UVA Health Independently Develops New COVID-19 Tests
By Wesley P. Hester
Thanks to a whirlwind effort on the part of a team of physicians and laboritorians, with collaboration and support from across the University of Virginia community, UVA Health is now administering its own COVID-19 tests.
Shortly after the pandemic began spreading across the U.S. weeks ago, UVA Health Laboratory’s efforts to stand up COVID-19 testing hit a wall in the form of severe national shortages of critical reagents needed for the tests.
A call quickly went out to basic research laboratories in the Health System and across the University to find needed reagents and technology. It was answered by an immediate outpouring of donations that enabled UVA Health to develop its own testing and deploy it much sooner than having to wait on commercial supply chains. Testing began on Wednesday.
The new testing capability allows UVA Health to more broadly and immediately advance its service to the public during this crisis and will provide health officials a better idea of the spread of COVID-19 in the Charlottesville area.
Two of the physicians who were instrumental in developing the new UVA test were Dr. Mendy Poulter and Dr. Amy Mathers. Along with many other medical team members at UVA Health, they have worked tirelessly on the test development and in preparing operations for COVID-19’s impact, and because of their intense work demands were not able to step away for interviews on Thursday.
“This was truly a remarkable team effort across the entire institution at an incredibly challenging time,” Executive Vice President for Health Affairs Dr. K. Craig Kent said. “It was amazing to see how swiftly everyone rose to the challenge and made this happen in order to serve the community during this time of need. As someone new to UVA Health, I’m extremely proud of our team and thankful for the support across the University.”
“Across everything else that was happening, a very deliberate decision was made by leadership to make this a top priority,” said Dr. Arturo Saveedra, chief of ambulatory strategy and operations and chair of the Department of Dermatology.
“Often we live in lines of reporting structure in complex institutions, and this is probably the first time I’ve noticed a real matrix where people were less concerned with chain of command and more concerned with getting things done for a real common goal,” he added. “We stopped thinking about being doctors or nurses or IT people or secretaries or researchers and we actually just became citizens of the Health System to just get it done.”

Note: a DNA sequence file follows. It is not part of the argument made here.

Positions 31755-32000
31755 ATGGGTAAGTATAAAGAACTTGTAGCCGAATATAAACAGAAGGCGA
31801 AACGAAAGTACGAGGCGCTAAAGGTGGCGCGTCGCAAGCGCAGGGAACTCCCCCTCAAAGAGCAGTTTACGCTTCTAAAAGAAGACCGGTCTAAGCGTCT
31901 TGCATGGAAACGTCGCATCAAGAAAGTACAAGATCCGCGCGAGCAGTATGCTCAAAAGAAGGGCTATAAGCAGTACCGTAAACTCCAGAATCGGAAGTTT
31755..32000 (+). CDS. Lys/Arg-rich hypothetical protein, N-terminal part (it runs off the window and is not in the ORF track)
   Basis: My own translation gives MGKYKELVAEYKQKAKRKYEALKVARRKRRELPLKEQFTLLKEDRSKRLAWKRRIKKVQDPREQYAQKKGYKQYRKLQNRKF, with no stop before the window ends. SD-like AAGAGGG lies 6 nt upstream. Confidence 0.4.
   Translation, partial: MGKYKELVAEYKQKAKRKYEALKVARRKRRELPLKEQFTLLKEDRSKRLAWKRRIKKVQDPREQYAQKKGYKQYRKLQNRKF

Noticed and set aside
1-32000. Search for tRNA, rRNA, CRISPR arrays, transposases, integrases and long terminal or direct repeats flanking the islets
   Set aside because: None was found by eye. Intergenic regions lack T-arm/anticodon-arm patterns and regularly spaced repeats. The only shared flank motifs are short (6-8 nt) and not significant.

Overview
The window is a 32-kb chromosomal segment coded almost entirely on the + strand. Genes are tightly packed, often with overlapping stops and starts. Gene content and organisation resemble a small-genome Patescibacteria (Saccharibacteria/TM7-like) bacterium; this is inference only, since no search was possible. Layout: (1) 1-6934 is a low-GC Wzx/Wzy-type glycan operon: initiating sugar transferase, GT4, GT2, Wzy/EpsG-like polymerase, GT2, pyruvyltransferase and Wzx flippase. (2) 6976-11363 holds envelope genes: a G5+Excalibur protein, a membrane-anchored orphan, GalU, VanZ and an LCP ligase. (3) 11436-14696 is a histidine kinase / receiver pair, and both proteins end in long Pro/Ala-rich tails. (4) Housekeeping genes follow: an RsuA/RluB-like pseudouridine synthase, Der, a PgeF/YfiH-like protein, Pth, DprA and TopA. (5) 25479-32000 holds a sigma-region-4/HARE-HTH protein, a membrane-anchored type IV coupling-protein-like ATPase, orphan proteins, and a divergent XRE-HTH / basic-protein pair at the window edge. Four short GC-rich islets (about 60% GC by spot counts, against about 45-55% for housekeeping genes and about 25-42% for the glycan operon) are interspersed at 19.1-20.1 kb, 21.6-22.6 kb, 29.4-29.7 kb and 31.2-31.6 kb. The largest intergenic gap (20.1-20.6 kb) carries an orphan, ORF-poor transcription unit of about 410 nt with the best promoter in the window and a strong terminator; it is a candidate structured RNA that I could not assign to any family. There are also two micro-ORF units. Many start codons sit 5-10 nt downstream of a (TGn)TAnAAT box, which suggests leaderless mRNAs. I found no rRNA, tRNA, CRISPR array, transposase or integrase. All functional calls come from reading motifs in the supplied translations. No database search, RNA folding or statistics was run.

The increase in area testing as a result of the development of the tests is likely to result in a spike in the number of positive cases in the coming days. A major limitation of understanding the spread of the virus to date has been the lack of available testing. UVA is now one of the few institutions across the country that has engineered its own test so that the diagnosis can be more readily made.
UVA’s experts say they expect to have sufficient testing capacity to support all inpatient testing at UVA Hospital and all UVA clinics. For the immediate future, testing will be performed on patients with signs, symptoms and histories deemed by health care providers to be at high risk for COVID-19 infection. The UVA labs are working hard to build on their success and ramp up to support broader community testing and are working with state and federal officials to obtain the resources needed to do so.
The Virginia Department of Health on Thursday announced three new positive cases in the Thomas Jefferson Health District, including a UVA student living off-Grounds in Albemarle County who is believed to have contracted the virus during recent international travel. The student is receiving care and in isolation.
The health district will conduct thorough contact investigations for any positive COVID-19 cases, which includes contacting individuals who may have been exposed.
Anticipating an increase in positive results in part due to the increased testing, UVA will transition from emailing the community about individual cases and will instead use its coronavirus website as the central location for all information, including positive results. The Virginia Department of Health is also no longer issuing individual news release notifications, and has instead suggested visiting the VDH website, which is updated daily.
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